Tuesday, October 30, 2007

Shri Thanedar A Belgaumite and his US based Chemir Analytical Services

Shri Thanedar A chemist from modest origins creates a formidable analytical testing business
Source Cyanta Analytical Laboratories (http://www.cyanta.com)

Shri Thanedar's journey from a poor childhood in India to the helm of a group of chemistry-based companies is a classic American dream story. And with a recent custom synthesis acquisition and the formation of a new pharmaceutical services company, it's a continuing story as well.

Thanedar's flagship firm is Chemir Analytical Services, a suburban St. Louis provider of industrial problem-solving and analytical testing services. Combined, his companies are expected to have sales this year of $24 million; Thanedar is targeting $60 million in sales by 2009.

Growing up in Belgaum, India, some 300 miles south of what was then called Bombay, the idea of one day running a multi-million-dollar American enterprise was no doubt quite improbable to Thanedar. The oldest boy among nine siblings, his immediate concern was helping feed his family.

By 1974, at the surprisingly young age of 18, Thanedar had earned a bachelor's degree in chemistry from a local college and was on his way to a full-time job at an atomic research center in Bombay. He earned an M.S. in chemistry while working as a health technician at the center and soon got to thinking about obtaining a Ph.D., and possibly working, outside the country.

He applied to the University of Akron, in Ohio, after learning about its strength in polymer chemistry and was admitted in 1979. "I was told it would be cold in Akron, so I brought along a sweater," Thanedar says. It was below zero when he landed in New York City that February.

By the fall of 1982, Thanedar had his Ph.D., but the U.S. was in recession and he couldn't find a job. At a regional American Chemical Society meeting, he met David Curtis, head of the University of Michigan's chemistry department, and took up Curtis' offer to come to Ann Arbor for a postdoc. In 1984, he completed the postdoc and was finally getting job offers.

As Thanedar recalls, he was tired of the cold, and his most southern job offer came from Petrolite in St. Louis. He moved there and began using his doctorate in Ziegler-Natta catalysis to synthesize long-chain aliphatics as additives for fuels, coatings, and other products.

Although Thanedar enjoyed the work, he says he became frustrated by his inability to make a real impact at the company. "A lot of the time, Ph.D. chemists get stereotyped into doing just technical work," he says.

With a newborn son and a wife finishing a medical school residency, it was a bad time for Thanedar to set out on his own. Instead, he decided to find a small company that he could join and perhaps someday own. "I opened the Yellow Pages," he says. "The manufacturing companies were all large, so I looked under analytical labs."

One of his calls was to St. Louis-based Industrial Testing Laboratories. Although owner Allen Siegal didn't have a spot for Thanedar, he recommended a nearby outfit, Chemir Laboratories, owned by Clara Craver, an expert in infrared spectroscopy. It turned out that Craver was looking to sell the business, but she had a problem. "Without her, the company was nothing," Thanedar says.

His solution was to apprentice himself at night and on weekends for $15 per hour. In October 1990, after a year as Craver's protégé, he bought the company for $75,000. Sales in his first year were $150,000. As Thanedar says, "We grew one customer, one chemist at a time."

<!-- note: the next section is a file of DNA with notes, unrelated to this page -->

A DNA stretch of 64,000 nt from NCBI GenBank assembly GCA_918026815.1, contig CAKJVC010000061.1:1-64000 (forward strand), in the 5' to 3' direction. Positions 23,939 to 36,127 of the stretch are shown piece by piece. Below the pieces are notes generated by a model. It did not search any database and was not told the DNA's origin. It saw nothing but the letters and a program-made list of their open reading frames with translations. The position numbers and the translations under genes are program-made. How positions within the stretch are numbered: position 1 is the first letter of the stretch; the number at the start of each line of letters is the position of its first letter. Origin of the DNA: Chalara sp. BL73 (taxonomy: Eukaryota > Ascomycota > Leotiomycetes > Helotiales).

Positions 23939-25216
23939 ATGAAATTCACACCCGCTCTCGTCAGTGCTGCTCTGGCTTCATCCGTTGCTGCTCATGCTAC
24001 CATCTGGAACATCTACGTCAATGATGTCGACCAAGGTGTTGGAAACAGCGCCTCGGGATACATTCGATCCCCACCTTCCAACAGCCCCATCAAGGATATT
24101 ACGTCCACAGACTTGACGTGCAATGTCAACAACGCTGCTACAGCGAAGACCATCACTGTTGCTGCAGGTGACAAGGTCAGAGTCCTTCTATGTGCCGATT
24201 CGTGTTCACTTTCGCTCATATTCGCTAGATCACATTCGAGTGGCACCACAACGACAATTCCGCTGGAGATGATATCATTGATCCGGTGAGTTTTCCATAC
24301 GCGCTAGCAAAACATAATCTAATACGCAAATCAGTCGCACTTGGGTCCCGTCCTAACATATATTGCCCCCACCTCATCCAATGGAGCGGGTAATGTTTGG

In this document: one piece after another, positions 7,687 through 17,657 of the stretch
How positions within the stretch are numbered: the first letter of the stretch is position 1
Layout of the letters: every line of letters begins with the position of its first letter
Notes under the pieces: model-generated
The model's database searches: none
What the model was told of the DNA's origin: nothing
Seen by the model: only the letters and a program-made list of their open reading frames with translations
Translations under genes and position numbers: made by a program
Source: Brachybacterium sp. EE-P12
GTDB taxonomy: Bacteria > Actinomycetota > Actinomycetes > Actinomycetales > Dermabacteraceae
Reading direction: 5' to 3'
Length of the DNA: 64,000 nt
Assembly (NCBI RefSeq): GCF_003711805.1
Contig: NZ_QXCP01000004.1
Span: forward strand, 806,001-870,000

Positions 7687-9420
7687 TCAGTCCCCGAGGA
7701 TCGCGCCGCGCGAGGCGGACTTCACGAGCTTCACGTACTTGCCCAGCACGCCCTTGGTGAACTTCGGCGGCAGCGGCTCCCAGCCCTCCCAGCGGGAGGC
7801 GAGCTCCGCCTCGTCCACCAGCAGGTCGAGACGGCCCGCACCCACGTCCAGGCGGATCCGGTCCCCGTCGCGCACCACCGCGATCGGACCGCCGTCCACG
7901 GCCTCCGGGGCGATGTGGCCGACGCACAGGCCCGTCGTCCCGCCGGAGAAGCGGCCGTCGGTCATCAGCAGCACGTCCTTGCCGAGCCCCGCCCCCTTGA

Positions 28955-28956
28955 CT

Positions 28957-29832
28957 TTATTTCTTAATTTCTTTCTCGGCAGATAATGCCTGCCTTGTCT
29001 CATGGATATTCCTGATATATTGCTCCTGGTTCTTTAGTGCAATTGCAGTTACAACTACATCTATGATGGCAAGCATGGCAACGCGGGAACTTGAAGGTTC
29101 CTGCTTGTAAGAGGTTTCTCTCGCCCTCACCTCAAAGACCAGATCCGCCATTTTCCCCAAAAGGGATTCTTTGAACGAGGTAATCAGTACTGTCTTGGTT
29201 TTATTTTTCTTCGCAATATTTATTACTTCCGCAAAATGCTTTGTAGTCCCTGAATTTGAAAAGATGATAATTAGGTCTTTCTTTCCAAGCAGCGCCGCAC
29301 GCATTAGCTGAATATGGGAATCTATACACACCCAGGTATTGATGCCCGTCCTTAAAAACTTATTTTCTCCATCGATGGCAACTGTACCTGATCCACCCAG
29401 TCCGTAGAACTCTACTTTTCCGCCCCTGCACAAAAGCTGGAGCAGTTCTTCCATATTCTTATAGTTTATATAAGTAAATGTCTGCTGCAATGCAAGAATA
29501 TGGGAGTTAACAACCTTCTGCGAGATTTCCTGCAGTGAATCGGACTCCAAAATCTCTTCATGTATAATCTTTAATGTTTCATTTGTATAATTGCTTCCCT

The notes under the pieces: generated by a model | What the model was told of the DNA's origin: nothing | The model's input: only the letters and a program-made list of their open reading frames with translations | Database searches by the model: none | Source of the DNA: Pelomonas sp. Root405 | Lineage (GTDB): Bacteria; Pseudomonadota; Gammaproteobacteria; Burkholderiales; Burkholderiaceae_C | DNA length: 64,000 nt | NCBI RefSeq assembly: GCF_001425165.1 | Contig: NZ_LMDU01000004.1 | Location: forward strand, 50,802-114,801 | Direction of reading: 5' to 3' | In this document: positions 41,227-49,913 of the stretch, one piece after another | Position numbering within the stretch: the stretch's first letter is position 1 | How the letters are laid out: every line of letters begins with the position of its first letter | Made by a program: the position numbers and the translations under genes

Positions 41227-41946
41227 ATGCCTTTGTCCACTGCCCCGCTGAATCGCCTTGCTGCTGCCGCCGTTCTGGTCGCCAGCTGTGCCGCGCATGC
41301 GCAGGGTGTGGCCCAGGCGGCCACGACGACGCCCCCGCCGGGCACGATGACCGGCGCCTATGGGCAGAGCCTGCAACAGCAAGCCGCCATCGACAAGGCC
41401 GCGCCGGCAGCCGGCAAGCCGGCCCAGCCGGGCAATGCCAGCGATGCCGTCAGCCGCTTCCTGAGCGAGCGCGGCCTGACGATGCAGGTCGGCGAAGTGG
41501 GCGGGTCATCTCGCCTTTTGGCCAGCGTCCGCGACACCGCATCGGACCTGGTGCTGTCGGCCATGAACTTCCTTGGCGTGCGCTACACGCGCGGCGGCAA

He brought in other analytical equipment and expanded the range of problems that Chemir could solve. Typical customers came to include the contact lens solution maker whose product is causing an eye irritation, or the pen maker that wants to know how a competitor's ink dries so quickly, or the knee implant company faced with a product that is prematurely deteriorating.

In 1996, Thanedar bought a St. Paul, Minn., lab called Betec; three years later he acquired Siegal's

Credits for MR Shri Thanedar
winner of the Ernst & Young Entrepreneur Of The Year 2007 in the Central Midwest Region
national business award. The IndUS Business Journal 2006

Monday, October 29, 2007

Glorious, Victorious Belgaum NCC Air Wing Boys

8 Kar Air Sqn makes hat-trick
Monday October 29 2007
Source: Express News Service

BELGAUM: First time in the history of All India Aero Modelling competition, cadets of 8 Kar Air Sqn NCC, Belgaum made hat-trick by winning gold medals in All India Vayu Sainik Camp 2007 held at Bangalore, recently.

Cadets Vishal S Diggewadi and Amit Sutar of GSS College who participated in the competition won the medal by constructing Mirage 2000 fighter aircraft model in 36 hours under the guidance of Arjun K Bilawar, Aero Modelling instructor Air Wing NCC, Belgaum.

Karnataka Governor Rameshwar Thakur honoured the cadets with two laptops. Dy Air General NCC Karnataka and Goa region, Air Cmde P Rajesh Rao honoured the cadets with gold medals.

Group Commander of Belgaum region Col K M Nanda and Commanding Officer Wg Cdr R Kumar appraised the sheer hard work and dedication of the cadets as well instructor on the occasion.

Sunday, October 28, 2007

Why not Suvarna Rath terminate at Belgaum

Belgaum to become ‘Tourism Hub’Saturday October 27 2007 15:06 IST

Belgaum is going to be a ‘Tourism Hub’, thanks to the Department of Tourism which has decided to make Belgaum as the centre point and organise tours to different tourist spots in and around Belgaum district.

According to C Somashekhar, director of Department of Tourism, the surrounding tourist spots like Badami, Pattadkallu, Bijapur, Dharwad, Hampi, Banavasi, Karwar and some other places would be covered making Belgaum as a centre point.

Speaking to reporters here on Thursday, Somashekhar said the tourist spots surrounding Belgaum district would be developed and at the same time brochures highlighting the details of these spots would be published.